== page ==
Perhaps you've experienced your world falling apart. Maybe your marriage has ended, or your parents' marriage has ended. Maybe financial disaster has come your way and you're trying to dig your way out. Maybe your child has rejected your values and rejected you. Maybe you've received the diagnosis you didn't want. Or maybe, like me, you have faced the sorrow and loneliness of losing someone you love.

Do you feel as if your world has fallen apart? If so, you know what it is like to feel hurt and helpless and hopeless in the midst of loss. And perhaps you, too, are wondering if you will ever find your way out of this place of pain.

Throughout the pages of this short book, we're going to look carefully at Job's experience, because Job shows us how a person of faith responds when his world falls apart. We know Job was a great man of faith because the writer tells us so in the first verse of the first chapter, describing Job as a man of complete integrity who feared God and stayed away from evil. And, later in the same chapter, God himself uses these same words to describe Job.

This introduction shows us that Job was devoted to God. He had impeccable character. We could even describe Job as God's friend. In fact, when God endeavored to choose one person he knew would be faithful to him no matter what, he chose Job-with complete confidence. Job must have proved himself faithful over and over for God to have had that kind of confidence in him!

But Satan was skeptical. Satan thought Job was faithful only because Job was supernaturally protected by God and had such a comfortable life, and that if his comfortable life were taken away, Job would turn on God.

At that point, God gave Satan permission to hurt Job. We don't want to hear that, because it just doesn't square with our understanding of a loving God. But it is clear. God gave the permission and set the parameters for Job's suffering.

"'All right, you may test him,' the Lord said to Satan. 'Do whatever you want with everything he possesses, but don't harm him physically'" (Job 1:12).

Do you wonder why God would give permission for Satan to harm Job? More importantly, do you wonder why God has given Satan permission to bring so much pain into your life?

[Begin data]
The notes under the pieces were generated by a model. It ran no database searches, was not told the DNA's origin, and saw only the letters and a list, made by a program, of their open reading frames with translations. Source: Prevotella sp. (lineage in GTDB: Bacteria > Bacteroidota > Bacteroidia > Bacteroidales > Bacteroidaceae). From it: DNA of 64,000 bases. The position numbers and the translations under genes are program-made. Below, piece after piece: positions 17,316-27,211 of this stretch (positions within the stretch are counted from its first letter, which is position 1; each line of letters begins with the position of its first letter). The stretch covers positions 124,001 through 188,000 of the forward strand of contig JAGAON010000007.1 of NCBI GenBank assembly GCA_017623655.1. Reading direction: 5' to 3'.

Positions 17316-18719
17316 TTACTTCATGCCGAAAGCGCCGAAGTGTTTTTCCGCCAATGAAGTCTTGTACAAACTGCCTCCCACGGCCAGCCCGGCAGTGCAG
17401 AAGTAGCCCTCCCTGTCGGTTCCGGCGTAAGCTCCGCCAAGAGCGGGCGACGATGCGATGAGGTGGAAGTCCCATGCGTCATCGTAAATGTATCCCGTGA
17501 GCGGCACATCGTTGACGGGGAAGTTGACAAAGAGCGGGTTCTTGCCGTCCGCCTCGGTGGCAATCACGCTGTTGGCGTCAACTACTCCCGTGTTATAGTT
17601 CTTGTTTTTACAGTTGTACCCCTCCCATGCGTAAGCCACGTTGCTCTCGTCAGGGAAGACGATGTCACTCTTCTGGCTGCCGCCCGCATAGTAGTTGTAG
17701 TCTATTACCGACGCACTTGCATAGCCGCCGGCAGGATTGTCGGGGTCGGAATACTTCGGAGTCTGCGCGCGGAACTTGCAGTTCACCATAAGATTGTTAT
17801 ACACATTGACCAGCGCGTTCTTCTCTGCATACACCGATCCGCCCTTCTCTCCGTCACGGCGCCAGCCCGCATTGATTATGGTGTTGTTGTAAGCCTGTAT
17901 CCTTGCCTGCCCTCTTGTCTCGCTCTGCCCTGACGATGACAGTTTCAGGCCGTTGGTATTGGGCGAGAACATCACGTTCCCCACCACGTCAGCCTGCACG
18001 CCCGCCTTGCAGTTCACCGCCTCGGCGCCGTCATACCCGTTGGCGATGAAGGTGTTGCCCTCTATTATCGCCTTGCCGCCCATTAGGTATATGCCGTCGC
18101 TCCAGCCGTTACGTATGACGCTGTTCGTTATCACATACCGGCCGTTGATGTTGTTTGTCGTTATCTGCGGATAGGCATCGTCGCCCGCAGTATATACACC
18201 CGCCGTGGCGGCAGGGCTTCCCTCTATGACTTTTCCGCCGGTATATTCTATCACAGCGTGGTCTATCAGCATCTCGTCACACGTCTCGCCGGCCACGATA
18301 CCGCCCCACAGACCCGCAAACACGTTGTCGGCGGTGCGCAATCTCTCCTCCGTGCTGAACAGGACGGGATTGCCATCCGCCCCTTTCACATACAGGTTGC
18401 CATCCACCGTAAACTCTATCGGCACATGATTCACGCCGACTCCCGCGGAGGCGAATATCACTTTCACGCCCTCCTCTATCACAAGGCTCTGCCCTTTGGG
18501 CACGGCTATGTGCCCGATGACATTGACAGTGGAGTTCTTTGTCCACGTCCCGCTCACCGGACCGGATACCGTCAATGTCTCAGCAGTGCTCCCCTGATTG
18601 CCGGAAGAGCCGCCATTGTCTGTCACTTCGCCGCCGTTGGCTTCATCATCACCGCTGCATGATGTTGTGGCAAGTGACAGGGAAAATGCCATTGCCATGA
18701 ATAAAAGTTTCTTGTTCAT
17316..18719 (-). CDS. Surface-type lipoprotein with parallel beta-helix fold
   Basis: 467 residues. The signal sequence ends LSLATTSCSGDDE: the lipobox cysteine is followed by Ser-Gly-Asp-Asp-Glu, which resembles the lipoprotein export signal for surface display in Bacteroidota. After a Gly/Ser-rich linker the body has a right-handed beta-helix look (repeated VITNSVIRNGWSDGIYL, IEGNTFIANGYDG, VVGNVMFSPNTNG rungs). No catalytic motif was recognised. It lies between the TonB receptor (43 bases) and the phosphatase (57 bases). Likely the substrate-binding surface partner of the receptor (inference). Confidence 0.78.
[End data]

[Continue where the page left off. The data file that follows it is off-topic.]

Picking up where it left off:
Before we try to answer the question "Why?" let's look closely at how Job responded as everything he had and everyone he loved were abruptly ripped away.

We'll see that Job's story is about much more than his suffering. Somehow, along the way, he discovered God in a way he had never known him before. And when his story comes to a close, we see that "the Lord blessed Job in the second half of his life even more than in the beginning.... He died, an old man who had lived a long, good life" (Job 42:12, 17).

Isn't that what you and I want, even now, in the midst of our painful circumstances-to understand God like we never have before, to see him as we've never seen him before, to emerge from our days of suffering with God's blessing and with a life that can be described as good?

How did Job move from profound pain to profound blessing? Let's follow Job's steps closely to discover his secret. Let's examine each stepping stone along the way. Let's follow him on the pathway of suffering so that he might lead us to the very heart of God.

One day when Job's sons and daughters were dining at the oldest brother's house, a messenger arrived at Job's home with this news: "Your oxen were plowing, with the donkeys feeding beside them, when the Sabeans raided us. They stole all the animals and killed all the farmhands. I am the only one who escaped to tell you."

While he was still speaking, another messenger arrived with this news: "The fire of God has fallen from heaven and burned up your sheep and all the shepherds. I am the only one who escaped to tell you."

While he was still speaking, a third messenger arrived with this news: "Three bands of Chaldean raiders have stolen your camels and killed your servants. I am the only one who escaped to tell you."

While he was still speaking, another messenger arrived with this news: "Your sons and daughters were feasting in their oldest brother's home. Suddenly, a powerful wind swept in from the desert and hit the house on all sides. The house collapsed, and all your children are dead. I am the only one who escaped to tell you."

Job stood up and tore his robe in grief.

Shortly after Hope died, I was at the cosmetics counter buying some mascara. "Will this mascara run down my face when I cry?" I asked.

The girl behind the counter assured me it wouldn't and asked with a laugh in her voice, "Are you going to be crying?"

"Yes," I answered. "I am."

We had Hope for 199 days. We loved her. We enjoyed her richly and shared her with everyone we could. We held her during her seizures. Then, we let her go.